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Mixing Paint: Blue and Red

Mix two colors of paint to make a third color.


  • blue, red, and white paint
  • paper
  • 2 or 3 paper plates, a paintbrush with a small tip or a craft stick (for each child)

Key Science Concepts

Children identify, create, and compare colors. They’ll explore how:

  • A single color can have different shades, from very light to very dark.
  • Two or more colors can be combined to make a new color.
  • Mixing colored paint with white paint makes a lighter shade of that color.


Encourage children to use color names, as well as key terms such as color, paint, and shade; descriptive words such as light, lighter, dark, and darker; action words such as describe, paint, and mix; and science process words such as change, compare, observe, and predict.


Tell children that during the last two days, they mixed colors of water. Today, they will mix two colors of paint, red and blue. What color do they predict these two colors will make? Why do they predict that?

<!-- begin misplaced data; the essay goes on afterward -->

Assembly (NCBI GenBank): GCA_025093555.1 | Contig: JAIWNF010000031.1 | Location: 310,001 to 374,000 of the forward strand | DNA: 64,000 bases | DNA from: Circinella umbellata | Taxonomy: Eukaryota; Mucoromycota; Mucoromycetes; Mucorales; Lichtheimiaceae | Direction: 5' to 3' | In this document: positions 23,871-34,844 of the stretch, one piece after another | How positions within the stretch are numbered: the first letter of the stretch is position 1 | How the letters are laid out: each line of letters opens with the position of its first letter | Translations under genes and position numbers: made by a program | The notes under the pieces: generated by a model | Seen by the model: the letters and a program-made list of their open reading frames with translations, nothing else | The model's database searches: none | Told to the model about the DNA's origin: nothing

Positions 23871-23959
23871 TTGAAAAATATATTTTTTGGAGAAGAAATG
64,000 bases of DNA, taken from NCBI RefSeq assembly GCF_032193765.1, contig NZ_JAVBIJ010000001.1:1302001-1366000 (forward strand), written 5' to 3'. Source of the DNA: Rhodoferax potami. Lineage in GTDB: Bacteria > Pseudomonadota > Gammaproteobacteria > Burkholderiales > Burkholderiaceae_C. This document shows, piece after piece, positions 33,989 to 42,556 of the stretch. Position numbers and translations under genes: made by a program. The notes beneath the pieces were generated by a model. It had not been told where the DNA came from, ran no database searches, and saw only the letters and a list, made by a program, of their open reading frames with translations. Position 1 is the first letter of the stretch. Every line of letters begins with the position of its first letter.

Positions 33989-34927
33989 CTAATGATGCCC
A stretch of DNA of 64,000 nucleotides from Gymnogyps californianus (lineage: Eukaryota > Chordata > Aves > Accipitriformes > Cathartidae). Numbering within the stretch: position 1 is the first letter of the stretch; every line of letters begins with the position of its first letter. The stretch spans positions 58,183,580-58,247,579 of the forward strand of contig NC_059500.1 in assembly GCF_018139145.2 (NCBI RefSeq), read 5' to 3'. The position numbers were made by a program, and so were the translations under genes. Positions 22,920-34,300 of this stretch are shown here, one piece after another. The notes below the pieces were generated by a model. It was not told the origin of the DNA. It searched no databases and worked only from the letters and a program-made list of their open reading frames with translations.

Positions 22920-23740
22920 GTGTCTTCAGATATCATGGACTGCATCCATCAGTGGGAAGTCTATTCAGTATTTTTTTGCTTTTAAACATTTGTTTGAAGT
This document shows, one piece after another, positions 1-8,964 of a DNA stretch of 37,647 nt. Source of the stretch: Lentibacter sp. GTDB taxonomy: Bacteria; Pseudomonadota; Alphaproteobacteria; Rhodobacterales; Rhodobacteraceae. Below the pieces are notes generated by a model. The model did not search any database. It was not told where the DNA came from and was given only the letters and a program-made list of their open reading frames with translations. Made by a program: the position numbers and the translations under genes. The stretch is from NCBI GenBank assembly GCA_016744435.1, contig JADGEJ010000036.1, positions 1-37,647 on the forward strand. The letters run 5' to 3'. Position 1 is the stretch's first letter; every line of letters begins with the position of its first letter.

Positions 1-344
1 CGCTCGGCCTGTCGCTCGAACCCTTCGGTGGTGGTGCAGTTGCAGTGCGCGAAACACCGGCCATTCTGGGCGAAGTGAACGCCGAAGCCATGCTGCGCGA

1. Have children experiment with mixing blue and red paint. (Later, they can experiment with adding white.)
  2. Ask them what they noticed: How did you make that color? How much blue did you use? How much red? What other colors do you think you can make? Do you have any colors that are exactly the same? How are these two colors different?

Encourage children to share and post the “formula” for making a favorite color. Invite them to create a name for the color, the way they did last week for different skin tones. 

Reflect and Share

Talk about what children observed and discovered while mixing colors of paint. Write their ideas on the chart, “Mixing New Colors.”